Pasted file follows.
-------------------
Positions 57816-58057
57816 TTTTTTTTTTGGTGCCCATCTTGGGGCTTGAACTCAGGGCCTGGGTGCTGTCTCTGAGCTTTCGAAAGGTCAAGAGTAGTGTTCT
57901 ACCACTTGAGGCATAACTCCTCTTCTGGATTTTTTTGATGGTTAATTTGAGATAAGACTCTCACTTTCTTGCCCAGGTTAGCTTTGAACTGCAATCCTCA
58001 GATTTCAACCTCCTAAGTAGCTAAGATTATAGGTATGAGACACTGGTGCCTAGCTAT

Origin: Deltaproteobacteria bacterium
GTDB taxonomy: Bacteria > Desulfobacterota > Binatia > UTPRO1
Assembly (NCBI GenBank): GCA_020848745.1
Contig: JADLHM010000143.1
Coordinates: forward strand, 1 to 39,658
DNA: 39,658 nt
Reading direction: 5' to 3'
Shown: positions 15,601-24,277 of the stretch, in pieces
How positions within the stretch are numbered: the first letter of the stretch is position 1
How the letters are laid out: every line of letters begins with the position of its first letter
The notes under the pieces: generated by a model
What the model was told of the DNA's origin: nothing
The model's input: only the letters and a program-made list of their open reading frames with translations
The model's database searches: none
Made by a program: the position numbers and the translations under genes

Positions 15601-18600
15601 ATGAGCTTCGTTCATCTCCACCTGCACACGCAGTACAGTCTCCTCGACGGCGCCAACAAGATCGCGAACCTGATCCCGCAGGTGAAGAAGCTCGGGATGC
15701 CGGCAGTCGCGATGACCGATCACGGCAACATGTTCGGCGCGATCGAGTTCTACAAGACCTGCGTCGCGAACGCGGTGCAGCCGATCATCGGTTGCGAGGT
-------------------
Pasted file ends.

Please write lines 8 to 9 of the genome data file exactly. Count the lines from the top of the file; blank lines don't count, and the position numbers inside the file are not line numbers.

Contig: JADLHM010000143.1
Coordinates: forward strand, 1 to 39,658